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A gift for reading

Head Start students get ‘The Little Engine That Could’

February 6, 2014
By BRANDON L. SUMMERS, bsummers@messengernews.net , Messenger News

Grace Lutheran Church members visited Your Inc. Head Start to dispense free books to the program's 3- and 4-year-olds Thursday.

Every child at the Maple Drive center received a copy of "The Little Engine That Could."

"It's just a wonderful book," Marjorie Wonderlich, child and family services manager, said. "We're going to go from classroom to classroom and give them out to every child."

Article Photos

-Messenger photo by Brandon L. Summers
Marsha Storbakken, of Grace Lutheran Church, hands out free copies of “The Little Engine That Could” to the 3- and 4-year-olds of Your Inc. Head Start Thursday.

A total of 130 books were given out.

"This is wonderful, because it helps meet all of our goals for school readiness for the children. And they get to take them home, so the parents will then be involved, which is the family engagement part we're working on, so all the children are school ready."

Reading is important at Head Start, according to Wonderlich.

"Literacy is a huge part of our Head Start program, and vocabulary and all of the different word recognition, looking at books. All of it is a big part."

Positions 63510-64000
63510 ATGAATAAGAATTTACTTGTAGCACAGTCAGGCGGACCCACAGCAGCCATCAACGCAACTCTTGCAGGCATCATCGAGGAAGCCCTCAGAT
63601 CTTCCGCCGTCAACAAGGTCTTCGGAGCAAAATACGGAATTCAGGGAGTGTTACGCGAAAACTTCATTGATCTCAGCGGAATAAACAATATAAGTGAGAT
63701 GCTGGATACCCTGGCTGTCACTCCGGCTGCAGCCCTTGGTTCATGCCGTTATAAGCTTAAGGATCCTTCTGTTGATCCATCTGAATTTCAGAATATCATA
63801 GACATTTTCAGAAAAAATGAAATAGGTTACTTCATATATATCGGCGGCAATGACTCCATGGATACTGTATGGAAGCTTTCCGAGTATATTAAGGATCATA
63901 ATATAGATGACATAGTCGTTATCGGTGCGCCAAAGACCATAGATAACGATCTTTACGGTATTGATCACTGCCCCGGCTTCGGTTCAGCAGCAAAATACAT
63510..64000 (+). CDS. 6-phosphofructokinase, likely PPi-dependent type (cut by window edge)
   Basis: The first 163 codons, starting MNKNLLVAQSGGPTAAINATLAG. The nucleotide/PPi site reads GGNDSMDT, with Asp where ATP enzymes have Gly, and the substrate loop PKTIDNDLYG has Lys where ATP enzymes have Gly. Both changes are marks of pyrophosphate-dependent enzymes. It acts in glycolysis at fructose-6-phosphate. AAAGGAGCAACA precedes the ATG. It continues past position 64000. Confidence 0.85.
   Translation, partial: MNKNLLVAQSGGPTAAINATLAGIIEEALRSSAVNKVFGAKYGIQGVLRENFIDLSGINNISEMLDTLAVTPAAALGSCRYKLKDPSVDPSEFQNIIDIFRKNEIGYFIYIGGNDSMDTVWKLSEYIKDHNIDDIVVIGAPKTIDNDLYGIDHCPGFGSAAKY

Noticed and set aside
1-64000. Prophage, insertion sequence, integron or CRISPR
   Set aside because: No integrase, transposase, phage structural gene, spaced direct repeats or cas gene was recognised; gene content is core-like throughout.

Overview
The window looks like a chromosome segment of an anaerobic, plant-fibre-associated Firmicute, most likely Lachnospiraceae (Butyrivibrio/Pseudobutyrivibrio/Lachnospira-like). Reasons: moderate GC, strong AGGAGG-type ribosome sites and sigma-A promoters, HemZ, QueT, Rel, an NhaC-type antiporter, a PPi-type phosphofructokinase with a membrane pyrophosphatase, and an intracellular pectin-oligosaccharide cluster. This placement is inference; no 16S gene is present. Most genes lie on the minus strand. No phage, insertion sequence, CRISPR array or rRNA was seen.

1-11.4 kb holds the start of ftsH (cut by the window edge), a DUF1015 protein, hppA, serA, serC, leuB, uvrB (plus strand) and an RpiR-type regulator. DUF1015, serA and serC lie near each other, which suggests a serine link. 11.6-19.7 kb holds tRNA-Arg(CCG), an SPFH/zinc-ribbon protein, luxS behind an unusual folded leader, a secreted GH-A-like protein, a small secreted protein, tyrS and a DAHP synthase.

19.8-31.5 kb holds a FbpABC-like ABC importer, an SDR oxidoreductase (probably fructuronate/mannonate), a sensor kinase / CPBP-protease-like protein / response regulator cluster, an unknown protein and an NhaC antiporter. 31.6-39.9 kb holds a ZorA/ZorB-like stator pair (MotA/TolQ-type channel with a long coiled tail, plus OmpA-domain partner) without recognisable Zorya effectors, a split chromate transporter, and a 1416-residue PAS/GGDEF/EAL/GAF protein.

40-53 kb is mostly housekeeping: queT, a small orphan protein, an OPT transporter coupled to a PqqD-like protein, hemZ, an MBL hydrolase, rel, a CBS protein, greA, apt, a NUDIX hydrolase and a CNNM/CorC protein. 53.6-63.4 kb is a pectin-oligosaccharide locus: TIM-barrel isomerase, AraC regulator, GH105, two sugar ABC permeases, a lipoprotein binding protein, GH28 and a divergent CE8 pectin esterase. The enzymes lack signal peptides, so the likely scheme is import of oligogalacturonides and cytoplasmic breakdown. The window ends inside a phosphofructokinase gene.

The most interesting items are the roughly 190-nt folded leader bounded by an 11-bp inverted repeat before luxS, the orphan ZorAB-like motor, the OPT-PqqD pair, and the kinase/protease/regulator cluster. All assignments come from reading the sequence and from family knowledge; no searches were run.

Grace Lutheran members Connie Gustafson and Marsha Storbakken also visited Riverside Early Learning Center Thursday to give books to its students.

The effort is part of a stewardship campaign done by the church's Sunday school.

"We do a campaign every year, and this year we decided to have the kids do something locally, so the kids can see how they can help other kids. It's kids helping kids," Gustafson said. "It's a great way for them to see that they can make a difference in other kids' lives."

Storbakken described the effort as a rewarding one.

"It feels like you're giving them hope for the future," she said. "Reading is vital for the kids' success and their life, and a lot of the children we're giving them to don't have a lot. And so it feels wonderful."

The gift to the children is the result of another's act of kindness, Gustafson said.

"This was made possible because we had a donor match the Sunday school's gift two-to-one, an anonymous donor," she said. "That was a wonderful gift."

The books were also a gift for the Head Start program itself.

"One of the things that they are doing, a big service to us, beside providing the books for the children, is they are helping us to meet our 25 percent of our grant local in-kind match, which is money that we have to have to keep in operation," Wonderlich said. "This is going to be a big part of meeting that. It's like $7 per 130 children. It's going to be a huge in-kind match for us, which is wonderful."

 
 

 

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